Perl Form Builder ::Features ::Download ::Tutorial ::Examples
::Documentation ::FormBuilder Google Group ::Old List Archives ::Contribute
Note: The mailing list is has been replaced by the Google FormBuilder Group


1. Intro to FormBuilder
2. A Simple Form
3. Form Method
4. Input Validation
5. Field Options
6. Multi-Select Lists
7. Field Data
8. Field Attributes
9. HTML Formatting
10. Custom Headers
S. Summary


1. Trickier Forms
2. Perl References
3. Default Values
4. CGI Stickiness
5. JavaScript Actions
6. Input Validation 2
7. Multiple Submits
8. JavaScript Actions 2
9. Modules & mod_perl
10. Smartness
S. Summary


1. Remaining Features
2. Intro to Templates
3. HTML::Template
4. HTML::Template 2
5. Template Toolkit
6. Exploiting render()
7. Multi-Screen Apps
8. Multi-Screen Apps 2
9. Multi-Screen Apps 3
10. Custom Messages
S. Summary

Basic Tutorial - Step 5: Field Options Print

<< Input Validation | Multi-Select Lists >>

By default, all fields are of type text, again, just like the HTML spec says. This has worked so far, but often you'll want a select list, set of checkboxes, etc.

This is one area where FormBuilder really shines: input field abstraction. Make sure you understand this next part.

FormBuilder maintains all form fields as data entities. Not "checkboxes", but fields. FormBuilder will actually decide for you what the best HTML representation is based on the number of options a field has. When a field has no options (the default case), then the field is a simple text input. The more options you specify, the more extensive the representation to the user.

To change the number of options, you use the field() method. Remember earlier when we mentioned it had a number of uses? Any time you want to change an individual field's properties, you use field(). For example:

@options = qw(Subscribe Unsubscribe);
$form->field(name => 'mailing_list',
             options => \@options);      # add options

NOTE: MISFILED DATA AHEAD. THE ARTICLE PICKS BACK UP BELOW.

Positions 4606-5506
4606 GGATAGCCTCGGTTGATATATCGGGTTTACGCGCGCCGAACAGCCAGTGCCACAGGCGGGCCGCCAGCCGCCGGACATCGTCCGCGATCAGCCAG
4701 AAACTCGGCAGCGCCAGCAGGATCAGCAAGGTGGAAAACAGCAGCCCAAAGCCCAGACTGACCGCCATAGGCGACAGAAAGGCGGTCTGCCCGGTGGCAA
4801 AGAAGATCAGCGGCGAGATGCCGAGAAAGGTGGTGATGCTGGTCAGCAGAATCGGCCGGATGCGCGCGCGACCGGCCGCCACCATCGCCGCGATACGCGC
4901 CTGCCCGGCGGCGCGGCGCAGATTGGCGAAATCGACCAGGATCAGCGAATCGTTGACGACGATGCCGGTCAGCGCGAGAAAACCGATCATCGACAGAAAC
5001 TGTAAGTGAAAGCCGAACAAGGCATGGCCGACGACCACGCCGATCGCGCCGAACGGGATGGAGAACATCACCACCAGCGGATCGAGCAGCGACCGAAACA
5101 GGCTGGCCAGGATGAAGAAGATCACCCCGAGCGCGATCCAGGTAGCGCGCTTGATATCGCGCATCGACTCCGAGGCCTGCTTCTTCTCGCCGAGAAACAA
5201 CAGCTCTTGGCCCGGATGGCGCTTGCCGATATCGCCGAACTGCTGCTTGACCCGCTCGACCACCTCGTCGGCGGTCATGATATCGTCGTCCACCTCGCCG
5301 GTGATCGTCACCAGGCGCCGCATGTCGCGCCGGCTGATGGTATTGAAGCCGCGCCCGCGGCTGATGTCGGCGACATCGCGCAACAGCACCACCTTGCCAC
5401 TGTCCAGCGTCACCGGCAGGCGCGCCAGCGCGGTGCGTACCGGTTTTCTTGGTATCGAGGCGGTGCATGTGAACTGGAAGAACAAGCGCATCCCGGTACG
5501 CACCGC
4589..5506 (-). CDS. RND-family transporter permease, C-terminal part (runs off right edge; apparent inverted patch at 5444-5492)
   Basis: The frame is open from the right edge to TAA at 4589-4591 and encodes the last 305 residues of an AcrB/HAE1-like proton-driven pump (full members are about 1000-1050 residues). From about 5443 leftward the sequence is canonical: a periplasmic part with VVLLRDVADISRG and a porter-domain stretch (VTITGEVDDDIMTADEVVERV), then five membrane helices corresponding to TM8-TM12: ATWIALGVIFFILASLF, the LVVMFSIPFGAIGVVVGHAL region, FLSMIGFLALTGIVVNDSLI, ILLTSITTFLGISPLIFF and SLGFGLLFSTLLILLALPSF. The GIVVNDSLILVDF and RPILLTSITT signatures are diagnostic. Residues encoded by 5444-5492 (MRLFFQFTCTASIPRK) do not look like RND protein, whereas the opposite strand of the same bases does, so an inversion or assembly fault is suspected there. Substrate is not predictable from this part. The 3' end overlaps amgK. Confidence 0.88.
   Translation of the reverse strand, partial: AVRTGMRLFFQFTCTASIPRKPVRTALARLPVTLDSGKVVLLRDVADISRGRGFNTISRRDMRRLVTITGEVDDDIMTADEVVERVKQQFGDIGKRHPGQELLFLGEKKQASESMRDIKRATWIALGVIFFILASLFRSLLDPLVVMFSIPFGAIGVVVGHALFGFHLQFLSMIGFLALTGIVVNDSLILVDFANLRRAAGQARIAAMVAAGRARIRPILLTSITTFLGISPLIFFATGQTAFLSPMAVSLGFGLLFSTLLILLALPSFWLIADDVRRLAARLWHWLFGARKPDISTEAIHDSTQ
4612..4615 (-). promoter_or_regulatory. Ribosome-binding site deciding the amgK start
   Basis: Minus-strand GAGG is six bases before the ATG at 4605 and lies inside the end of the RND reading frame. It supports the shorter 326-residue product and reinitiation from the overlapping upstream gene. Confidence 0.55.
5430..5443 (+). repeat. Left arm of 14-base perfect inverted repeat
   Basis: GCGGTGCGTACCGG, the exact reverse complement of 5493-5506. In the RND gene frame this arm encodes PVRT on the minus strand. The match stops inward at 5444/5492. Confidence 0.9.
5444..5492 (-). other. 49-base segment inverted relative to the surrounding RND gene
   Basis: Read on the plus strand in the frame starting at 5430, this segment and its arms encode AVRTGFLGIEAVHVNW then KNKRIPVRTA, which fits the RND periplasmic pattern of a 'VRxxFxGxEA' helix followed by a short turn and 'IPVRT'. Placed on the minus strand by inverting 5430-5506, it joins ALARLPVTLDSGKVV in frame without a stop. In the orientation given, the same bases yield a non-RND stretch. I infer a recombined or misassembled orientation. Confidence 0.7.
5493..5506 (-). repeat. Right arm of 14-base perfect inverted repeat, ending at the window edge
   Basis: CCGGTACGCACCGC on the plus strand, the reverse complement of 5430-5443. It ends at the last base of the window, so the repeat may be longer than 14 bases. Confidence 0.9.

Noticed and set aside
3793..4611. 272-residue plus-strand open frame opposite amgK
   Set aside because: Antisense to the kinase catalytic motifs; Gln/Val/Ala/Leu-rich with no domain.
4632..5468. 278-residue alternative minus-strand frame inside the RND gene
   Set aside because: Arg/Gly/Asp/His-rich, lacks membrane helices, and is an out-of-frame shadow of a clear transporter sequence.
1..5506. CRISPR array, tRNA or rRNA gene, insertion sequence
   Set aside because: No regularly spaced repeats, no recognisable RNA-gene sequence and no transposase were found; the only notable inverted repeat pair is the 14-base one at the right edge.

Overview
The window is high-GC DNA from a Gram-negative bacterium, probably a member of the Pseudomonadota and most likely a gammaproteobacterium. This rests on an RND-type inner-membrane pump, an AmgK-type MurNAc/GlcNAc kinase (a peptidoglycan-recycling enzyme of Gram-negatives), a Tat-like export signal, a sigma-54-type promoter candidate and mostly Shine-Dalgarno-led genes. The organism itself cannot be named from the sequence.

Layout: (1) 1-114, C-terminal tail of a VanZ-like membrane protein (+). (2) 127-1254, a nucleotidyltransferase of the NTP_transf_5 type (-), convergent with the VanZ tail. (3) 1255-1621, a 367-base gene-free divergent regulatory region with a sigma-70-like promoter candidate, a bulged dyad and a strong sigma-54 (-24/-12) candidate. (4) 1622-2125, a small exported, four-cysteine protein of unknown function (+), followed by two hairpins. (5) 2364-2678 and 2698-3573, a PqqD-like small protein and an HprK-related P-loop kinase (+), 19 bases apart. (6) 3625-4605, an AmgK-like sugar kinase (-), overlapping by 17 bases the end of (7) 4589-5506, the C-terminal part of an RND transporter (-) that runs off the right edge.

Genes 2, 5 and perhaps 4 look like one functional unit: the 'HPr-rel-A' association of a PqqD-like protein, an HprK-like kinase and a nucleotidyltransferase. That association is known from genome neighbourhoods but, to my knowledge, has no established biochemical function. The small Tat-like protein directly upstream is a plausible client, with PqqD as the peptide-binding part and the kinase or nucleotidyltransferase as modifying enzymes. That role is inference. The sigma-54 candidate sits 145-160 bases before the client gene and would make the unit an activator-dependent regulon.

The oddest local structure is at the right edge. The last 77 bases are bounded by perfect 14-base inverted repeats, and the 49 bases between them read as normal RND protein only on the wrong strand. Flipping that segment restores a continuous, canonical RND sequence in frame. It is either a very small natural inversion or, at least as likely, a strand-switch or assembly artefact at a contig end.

Here, we've given the mailing_list field two options: "Subscribe" or "Unsubscribe". Since there are only two options, they will be presented in a radio group, like so:
<input name="mailing_list" type="radio" value="Subscribe"> Subscribe 
<input name="mailing_list" type="radio" value="Unsubscribe"> Unsubscribe
FormBuilder is smart enough to automatically change the HTML representation from text to radio, just because it sees options for the field! And if you were to specify several more options, it would automatically change the field to a select list. Finally, a single-option list will become a checkbox, since this allows the user to deselect it.

While FormBuilder does all this for you, if you want to force something to be a specific HTML input type, you can do so very easily. Simply specify the type argument to field():

$form->field(name => 'mailing_list',
             type => 'select',
             options => \@options);
This would force mailing_list to be represented as a select list. Before you do this, though, I encourage you to play around with FormBuilder's "smartness" a little, you just may like it. :-)

Regardless, in all cases you get to the data the exact same way:

$mlist = $form->field('mailing_list');
FormBuilder addresses all data as fields - it doesn't care if something's a select list, textarea, or file upload. Getting to the data is always done the same way.

<< Input Validation | Multi-Select Lists >>

FormBuilder is © Nate Wiger, with contributions from many people.